Friday, 17 February 2017

UK Construction Market Update - January


The Construction Products Association has released their latest construction forecasts, showing that construction output is expected to grow by 0.8% in 2017, 0.7% in 2018 and 2.2% in 2019. Whilst showing that construction will maintain its post-Referendum momentum, these forecasts are also masking considerable variation in fortunes across key construction sectors.

The ONS have released their Construction Output in Great Britain: December 2016 figures, showing that construction output rose by 1.8% compared to November 2016, with private commercial work being one of the main drivers behind construction growth.

The Markit/CIPS UK Construction PMI January report shows the weakest construction activity growth since September 2016. The Index registered 52.2 in January 2017, a decrease from 54.2 in December 2016, signalling the weakest expansion of growth for 5 months. Complementing this, the latest Economic & Construction Market Review from Barbour ABI, shows that the number of construction projects declined by 3.2% in 2016, from 11,857 to 11,478. This compares to a fall of 4.7% in 2015, and differs from the growth seen in both 2013 and 2014.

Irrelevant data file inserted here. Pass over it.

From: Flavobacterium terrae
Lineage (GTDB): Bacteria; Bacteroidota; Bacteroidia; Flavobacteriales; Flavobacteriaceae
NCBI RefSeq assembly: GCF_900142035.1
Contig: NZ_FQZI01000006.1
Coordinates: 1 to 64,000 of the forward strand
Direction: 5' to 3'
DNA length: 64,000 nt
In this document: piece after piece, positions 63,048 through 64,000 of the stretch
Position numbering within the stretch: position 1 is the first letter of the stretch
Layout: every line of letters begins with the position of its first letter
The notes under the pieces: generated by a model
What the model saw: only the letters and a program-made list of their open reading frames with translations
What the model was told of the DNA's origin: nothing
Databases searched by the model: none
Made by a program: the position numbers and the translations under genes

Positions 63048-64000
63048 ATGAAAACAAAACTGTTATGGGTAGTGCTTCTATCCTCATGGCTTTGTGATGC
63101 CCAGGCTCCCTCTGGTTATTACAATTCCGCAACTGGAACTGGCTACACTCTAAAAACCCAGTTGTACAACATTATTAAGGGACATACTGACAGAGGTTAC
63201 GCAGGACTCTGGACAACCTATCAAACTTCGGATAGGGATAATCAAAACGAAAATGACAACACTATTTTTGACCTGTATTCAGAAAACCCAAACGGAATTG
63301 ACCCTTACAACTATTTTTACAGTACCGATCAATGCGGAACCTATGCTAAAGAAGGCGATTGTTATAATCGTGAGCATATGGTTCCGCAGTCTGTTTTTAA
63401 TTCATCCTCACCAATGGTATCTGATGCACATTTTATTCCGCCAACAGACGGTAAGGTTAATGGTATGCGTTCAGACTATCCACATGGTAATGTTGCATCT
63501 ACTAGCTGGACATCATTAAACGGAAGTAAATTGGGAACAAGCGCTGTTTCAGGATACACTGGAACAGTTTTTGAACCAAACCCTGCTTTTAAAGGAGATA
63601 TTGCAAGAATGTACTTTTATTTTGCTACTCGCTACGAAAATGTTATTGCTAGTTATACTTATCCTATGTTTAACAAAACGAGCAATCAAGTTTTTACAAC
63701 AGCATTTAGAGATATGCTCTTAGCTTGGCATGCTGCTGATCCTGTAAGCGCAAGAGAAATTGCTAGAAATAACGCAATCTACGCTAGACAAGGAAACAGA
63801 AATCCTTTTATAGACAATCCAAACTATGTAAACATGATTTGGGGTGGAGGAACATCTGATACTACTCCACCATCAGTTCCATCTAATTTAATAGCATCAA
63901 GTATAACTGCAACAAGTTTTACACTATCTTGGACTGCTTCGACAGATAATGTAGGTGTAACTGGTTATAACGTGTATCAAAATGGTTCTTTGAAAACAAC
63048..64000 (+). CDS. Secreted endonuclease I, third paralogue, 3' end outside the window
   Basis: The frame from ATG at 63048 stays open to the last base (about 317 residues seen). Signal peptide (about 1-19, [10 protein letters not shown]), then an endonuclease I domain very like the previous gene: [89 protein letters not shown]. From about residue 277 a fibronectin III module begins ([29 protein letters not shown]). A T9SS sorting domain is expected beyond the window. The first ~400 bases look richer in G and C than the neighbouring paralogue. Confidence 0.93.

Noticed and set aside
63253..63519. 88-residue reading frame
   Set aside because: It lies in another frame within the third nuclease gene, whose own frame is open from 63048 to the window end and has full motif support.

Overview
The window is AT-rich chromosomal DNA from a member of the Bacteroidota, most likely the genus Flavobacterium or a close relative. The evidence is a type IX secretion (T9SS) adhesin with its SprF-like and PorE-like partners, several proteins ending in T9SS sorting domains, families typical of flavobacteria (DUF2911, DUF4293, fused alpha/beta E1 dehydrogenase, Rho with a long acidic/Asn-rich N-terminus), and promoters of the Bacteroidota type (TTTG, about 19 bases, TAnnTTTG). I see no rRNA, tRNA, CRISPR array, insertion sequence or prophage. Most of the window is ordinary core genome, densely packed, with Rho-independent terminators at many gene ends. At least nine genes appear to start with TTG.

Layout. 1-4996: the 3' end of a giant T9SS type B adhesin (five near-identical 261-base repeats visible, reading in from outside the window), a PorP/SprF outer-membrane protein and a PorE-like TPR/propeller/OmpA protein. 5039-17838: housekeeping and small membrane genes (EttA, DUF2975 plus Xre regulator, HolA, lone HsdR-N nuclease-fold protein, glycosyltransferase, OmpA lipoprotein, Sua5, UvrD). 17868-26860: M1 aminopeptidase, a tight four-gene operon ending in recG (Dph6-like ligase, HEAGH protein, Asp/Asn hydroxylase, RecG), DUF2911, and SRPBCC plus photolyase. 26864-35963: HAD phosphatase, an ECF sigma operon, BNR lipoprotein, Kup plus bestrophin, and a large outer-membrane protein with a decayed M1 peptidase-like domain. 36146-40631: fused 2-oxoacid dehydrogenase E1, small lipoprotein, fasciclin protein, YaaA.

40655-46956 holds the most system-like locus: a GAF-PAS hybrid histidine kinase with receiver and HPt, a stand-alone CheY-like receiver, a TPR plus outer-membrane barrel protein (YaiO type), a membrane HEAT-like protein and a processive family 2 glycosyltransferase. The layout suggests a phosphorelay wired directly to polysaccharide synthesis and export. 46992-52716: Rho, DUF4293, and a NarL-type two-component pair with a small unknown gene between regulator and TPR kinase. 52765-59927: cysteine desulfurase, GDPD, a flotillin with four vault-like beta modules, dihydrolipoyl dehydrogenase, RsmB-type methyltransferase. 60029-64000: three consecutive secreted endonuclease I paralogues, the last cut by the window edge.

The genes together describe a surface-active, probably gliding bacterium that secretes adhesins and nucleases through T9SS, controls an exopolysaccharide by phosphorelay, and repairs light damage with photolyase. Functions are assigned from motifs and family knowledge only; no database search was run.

UK Construction PMI - January: 52.2
Deloitte’s latest annual crane surveys, analysing the number of new construction projects across the main regional cities in the UK, reports that the construction industry seems to be showing no sign of suffering a Brexit-related slowdown. The surveys highlights the link between development and prosperity when examining key market drivers for city centre construction, especially in northern UK.

The Brexit effect on sterling’s exchange rate has caused issues for contractors and construction clients. The sharp fall in sterling has increased their costs on imported materials and components, forcing them to ensure that this impact is costed into future projects. Also Clients will now need to take greater risks on project decisions, whilst suppliers will need to do the same when it comes to pricing. This then creates the question of whether the adversarial tactics of previous downturns will make a comeback?


Source: Competitive Advantage Consultancy Ltd